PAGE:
Thoughts on Religious Experience
By Archibald Alexander | Edited and Introduced by Nicholas I. Coulston | Foreword by Joseph C. Harrod
A lively Christian faith is the result of a heart and mind saturated in Scripture. Through God’s gracious revelation of himself to his people, the church learns more of God’s mercy, grace, and justice. The Christian has no reason for a cold, lifeless faith. However, religious experiences need not be equated with ecstatic frenzy. Reformed Christians are often charged with holding doctrine that results in a languorous life. Charismatics, on the other hand, are said to possess little doctrine yet have an authentic and experiential faith. Is the Christian faith a choice between truth and experience?
Archibald Alexander brings the reasoned mind of a gifted pastor-scholar to the issue of Christian experience. He addresses some of the more complex components of the Christian life, such as the experiences of young children in the faith. Is the faith of a child to be judged on different grounds than the faith of an adult? This perennial question turns Alexander’s mind to the general evidence of regeneration in all believers. Alexander naturally turns to spiritual warfare and backsliding, the peaks and valleys that every Christian will inevitably face. And with a pastoral pen, he finally addresses the experience of the death of a Christian and the proper understanding of death as release from the enemy.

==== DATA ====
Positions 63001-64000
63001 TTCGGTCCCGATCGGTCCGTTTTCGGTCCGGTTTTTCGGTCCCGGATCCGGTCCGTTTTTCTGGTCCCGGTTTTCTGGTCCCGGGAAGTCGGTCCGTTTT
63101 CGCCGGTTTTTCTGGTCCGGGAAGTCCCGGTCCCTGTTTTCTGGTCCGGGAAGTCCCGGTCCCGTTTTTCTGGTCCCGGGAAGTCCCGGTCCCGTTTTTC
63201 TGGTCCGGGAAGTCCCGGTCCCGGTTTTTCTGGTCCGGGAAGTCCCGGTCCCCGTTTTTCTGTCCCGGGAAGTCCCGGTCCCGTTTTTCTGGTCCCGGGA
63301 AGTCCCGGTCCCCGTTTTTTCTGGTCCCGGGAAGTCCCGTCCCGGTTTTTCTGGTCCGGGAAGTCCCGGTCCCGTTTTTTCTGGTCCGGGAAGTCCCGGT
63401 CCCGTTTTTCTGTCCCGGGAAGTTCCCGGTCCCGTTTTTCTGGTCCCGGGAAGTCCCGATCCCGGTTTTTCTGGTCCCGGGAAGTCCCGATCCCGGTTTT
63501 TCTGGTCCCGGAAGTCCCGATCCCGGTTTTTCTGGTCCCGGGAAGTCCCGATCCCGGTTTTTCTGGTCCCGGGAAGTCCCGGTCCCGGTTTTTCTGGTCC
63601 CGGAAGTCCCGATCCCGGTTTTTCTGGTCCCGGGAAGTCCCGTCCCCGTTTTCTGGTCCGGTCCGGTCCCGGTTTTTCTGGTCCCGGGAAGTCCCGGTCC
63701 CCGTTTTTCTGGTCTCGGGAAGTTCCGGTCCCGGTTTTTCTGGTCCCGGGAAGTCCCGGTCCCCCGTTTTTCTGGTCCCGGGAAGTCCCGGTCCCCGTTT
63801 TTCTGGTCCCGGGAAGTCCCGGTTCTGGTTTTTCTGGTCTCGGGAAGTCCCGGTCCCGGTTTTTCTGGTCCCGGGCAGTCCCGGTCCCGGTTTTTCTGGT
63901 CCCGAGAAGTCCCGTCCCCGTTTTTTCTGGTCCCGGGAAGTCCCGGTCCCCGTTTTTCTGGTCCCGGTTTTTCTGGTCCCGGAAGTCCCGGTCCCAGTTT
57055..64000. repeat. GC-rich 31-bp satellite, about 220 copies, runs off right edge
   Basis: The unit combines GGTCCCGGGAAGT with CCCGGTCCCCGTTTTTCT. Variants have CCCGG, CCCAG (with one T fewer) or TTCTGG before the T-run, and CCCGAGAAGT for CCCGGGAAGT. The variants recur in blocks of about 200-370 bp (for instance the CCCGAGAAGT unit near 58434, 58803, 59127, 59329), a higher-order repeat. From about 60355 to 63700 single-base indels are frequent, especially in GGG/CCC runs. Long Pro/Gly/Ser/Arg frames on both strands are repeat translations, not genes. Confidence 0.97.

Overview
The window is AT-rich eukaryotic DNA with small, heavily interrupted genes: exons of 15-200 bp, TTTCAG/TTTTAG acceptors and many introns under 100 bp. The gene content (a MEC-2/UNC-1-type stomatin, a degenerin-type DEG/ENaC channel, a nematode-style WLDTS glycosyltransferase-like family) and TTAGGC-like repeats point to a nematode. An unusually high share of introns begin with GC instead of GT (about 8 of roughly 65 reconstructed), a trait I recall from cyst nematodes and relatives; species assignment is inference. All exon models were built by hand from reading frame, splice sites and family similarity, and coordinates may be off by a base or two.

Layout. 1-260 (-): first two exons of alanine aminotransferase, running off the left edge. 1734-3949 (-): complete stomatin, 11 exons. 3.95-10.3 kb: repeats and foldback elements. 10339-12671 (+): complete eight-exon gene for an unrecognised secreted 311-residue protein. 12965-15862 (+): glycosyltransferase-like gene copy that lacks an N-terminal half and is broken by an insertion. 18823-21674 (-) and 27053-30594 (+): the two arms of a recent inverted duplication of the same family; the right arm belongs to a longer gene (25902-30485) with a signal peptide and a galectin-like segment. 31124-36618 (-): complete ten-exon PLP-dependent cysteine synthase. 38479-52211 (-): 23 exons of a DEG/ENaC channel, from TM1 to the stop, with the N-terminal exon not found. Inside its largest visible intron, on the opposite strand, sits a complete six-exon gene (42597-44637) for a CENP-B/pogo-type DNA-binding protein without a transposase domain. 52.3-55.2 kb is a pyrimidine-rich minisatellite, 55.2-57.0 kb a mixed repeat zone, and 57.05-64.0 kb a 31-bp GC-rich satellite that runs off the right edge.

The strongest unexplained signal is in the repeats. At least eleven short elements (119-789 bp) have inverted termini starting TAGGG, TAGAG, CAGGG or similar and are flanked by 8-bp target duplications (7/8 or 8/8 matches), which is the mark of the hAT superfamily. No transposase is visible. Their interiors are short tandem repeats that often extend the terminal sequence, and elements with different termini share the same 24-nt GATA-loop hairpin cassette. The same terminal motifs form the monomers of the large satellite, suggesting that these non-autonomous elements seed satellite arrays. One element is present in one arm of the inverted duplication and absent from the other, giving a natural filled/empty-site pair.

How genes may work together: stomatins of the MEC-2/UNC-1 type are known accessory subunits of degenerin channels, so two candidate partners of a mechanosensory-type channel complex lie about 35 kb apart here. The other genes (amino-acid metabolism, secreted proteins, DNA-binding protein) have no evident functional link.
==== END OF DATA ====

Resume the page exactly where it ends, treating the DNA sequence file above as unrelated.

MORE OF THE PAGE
- About the Author
Thomas Brooks (1608–1680), born of Congregationalist stock, served in ministry during the uproarious time of Puritan England. Following a stint in naval chaplaincy, Brooks shepherded his small, dignified congregation until the powers within the Church of England shifted, leaving him with a revoked ordination and, therefore, no pulpit. Even so, Brooks served his congregation through publishing classics like Precious Remedies Against Satan’s Devices. Observed in this, and numerous other treatises, is his knack for application and quotable sayings. Though his pulpit was reestablished before his death, his most prized credentials were never stripped away, he is remembered as a man who loved the gospel and preached it to his flock with unrelenting conviction.